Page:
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Photograph by Ajaya Behera/Gram Vikas.

India’s Gross Domestic Product fell to 4.5 per cent for the quarter ending July-September 2019. Advisories galore on the need for financial sector and tax system reforms, divestment in ailing public sector enterprises, measures to stem the agricultural distress and boosting investments in real estate and MSMEs and solving problems across sectors to revive the economy.

However, there is little emphasis on fixing the problem of women’s labour force participation.

While India’s overall labour force participation rate for the working age population stood at 42.74% in February 2019 (CMIE), it was only an abysmal 10.97% for women. It is the lowest in the world. …


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Photograph by Ajaya Behera/Gram Vikas. More of his work here.

This is an excerpt from my conversation with Joe Madiath, the Founder-Chairman of Gram Vikas on what the practitioner experience is in dealing with the state and influencing policy from the ground. This is not a commissioned piece. I did this interview purely out of self-interest in learning as I got back to seriously engaging with thinking around public policy from the start of this year. This was more like a conversation that was sprung on Joe, when he least expected it and he indulged my curiosity.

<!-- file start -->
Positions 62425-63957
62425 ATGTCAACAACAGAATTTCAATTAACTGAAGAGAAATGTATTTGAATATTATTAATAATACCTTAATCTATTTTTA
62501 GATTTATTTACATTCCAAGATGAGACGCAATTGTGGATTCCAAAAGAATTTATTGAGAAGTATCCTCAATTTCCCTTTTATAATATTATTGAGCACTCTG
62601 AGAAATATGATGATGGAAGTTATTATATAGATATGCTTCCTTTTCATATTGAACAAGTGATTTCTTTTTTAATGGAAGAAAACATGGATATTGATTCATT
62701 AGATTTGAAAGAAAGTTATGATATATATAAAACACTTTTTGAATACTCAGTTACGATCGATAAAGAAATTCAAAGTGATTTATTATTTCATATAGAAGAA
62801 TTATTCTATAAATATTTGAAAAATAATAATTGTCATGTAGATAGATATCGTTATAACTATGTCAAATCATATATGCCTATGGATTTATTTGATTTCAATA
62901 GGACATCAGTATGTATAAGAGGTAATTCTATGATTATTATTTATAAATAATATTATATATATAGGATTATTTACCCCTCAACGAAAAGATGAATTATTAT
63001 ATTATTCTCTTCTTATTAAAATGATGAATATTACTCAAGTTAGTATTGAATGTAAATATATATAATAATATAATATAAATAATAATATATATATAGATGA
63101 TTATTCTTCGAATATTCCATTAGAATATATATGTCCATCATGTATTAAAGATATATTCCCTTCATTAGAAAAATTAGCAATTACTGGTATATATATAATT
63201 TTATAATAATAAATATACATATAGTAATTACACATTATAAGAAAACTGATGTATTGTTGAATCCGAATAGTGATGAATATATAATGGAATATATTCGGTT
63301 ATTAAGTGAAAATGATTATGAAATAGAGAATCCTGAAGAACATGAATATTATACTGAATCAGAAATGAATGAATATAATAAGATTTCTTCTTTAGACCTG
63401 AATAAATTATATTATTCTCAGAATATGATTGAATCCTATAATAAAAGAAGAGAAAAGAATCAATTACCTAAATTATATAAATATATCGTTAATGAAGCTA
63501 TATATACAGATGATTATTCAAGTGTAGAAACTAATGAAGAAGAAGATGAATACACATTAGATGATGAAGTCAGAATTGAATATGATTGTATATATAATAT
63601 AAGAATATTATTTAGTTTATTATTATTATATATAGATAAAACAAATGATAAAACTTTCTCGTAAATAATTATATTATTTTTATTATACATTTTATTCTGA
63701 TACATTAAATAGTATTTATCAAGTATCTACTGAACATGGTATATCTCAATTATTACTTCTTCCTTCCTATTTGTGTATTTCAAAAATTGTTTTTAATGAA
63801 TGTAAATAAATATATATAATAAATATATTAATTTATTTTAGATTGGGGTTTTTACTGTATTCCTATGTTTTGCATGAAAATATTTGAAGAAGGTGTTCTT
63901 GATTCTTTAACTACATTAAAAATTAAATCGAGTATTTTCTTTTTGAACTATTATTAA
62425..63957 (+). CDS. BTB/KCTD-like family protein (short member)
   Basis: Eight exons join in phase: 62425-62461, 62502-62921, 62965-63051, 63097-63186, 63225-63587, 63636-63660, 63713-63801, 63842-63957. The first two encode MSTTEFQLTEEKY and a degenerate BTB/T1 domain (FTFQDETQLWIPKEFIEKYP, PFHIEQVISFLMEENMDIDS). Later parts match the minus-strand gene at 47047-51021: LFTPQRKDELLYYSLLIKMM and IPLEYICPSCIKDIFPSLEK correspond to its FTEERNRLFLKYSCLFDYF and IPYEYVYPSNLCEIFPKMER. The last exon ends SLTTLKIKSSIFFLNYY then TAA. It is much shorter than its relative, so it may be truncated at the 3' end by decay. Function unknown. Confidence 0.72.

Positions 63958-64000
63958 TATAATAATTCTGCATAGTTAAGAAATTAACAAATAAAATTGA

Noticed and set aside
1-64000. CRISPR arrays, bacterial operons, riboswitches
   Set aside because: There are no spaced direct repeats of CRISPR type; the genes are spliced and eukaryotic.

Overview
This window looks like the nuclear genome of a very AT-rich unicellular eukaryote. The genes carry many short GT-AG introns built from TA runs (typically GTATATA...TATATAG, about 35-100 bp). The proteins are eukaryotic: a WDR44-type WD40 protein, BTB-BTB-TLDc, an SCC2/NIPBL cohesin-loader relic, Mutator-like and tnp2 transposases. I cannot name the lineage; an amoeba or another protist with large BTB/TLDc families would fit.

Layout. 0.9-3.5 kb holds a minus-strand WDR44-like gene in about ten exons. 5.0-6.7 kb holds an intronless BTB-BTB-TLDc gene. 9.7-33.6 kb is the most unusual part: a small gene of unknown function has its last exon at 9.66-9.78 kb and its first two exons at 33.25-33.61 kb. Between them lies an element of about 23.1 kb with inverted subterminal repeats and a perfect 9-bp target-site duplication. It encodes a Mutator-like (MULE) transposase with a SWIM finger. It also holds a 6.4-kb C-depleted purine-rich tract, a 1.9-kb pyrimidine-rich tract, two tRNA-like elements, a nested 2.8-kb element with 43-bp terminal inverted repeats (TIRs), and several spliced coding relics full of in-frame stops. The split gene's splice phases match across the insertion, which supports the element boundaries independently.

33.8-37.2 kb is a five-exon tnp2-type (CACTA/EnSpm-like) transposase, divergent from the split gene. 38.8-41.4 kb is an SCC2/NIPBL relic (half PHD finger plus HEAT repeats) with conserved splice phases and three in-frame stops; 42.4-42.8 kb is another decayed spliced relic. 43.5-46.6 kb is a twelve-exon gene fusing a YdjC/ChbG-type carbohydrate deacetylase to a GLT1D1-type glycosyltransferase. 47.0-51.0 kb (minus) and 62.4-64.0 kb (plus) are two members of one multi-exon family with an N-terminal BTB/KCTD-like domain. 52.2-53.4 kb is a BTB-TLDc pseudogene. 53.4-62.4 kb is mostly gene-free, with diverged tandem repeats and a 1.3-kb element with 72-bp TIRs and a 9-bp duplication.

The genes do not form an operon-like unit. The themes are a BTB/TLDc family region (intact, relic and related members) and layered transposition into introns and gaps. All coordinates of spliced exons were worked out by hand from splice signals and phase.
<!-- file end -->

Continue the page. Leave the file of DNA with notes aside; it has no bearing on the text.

Q. Gram Vikas’ work and the conscious, steadfast engagement with the government over the last 40 years has resulted in many state and national policies being informed by work that happened within the rural, poor communities in Odisha. What was the beginning of Gram Vikas’ engagement with the government and influencing public policy?


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‘Dum Laga Ke Haisha’​ doodle by Mavis D’Silva for Arre — www.arre.co.in

There are points in history, where all of us, even those not explicitly interested in issues of ‘social justice’ are forced to think of those. India today is in such a time.

On 12 December 2019, the Parliament enacted the Citizenship Amendment Act (CAA) into law. The CAA paves the way to fast-track citizenship for six undocumented minority groups — Hindus, Jains, Sikhs, Buddhists, Christians and Parsis — from neighbouring Pakistan, Bangladesh and Afghanistan. CAA explicitly leaves out muslims even if they are persecuted minorities from these countries.

Protests broke out across the country, from early December, signalling the citizenry dissent against the legislation’s divisive agenda and attack on the principles embodied in the Indian Constitution. …

About

Priya Pillai

Learning and writing on public policy.

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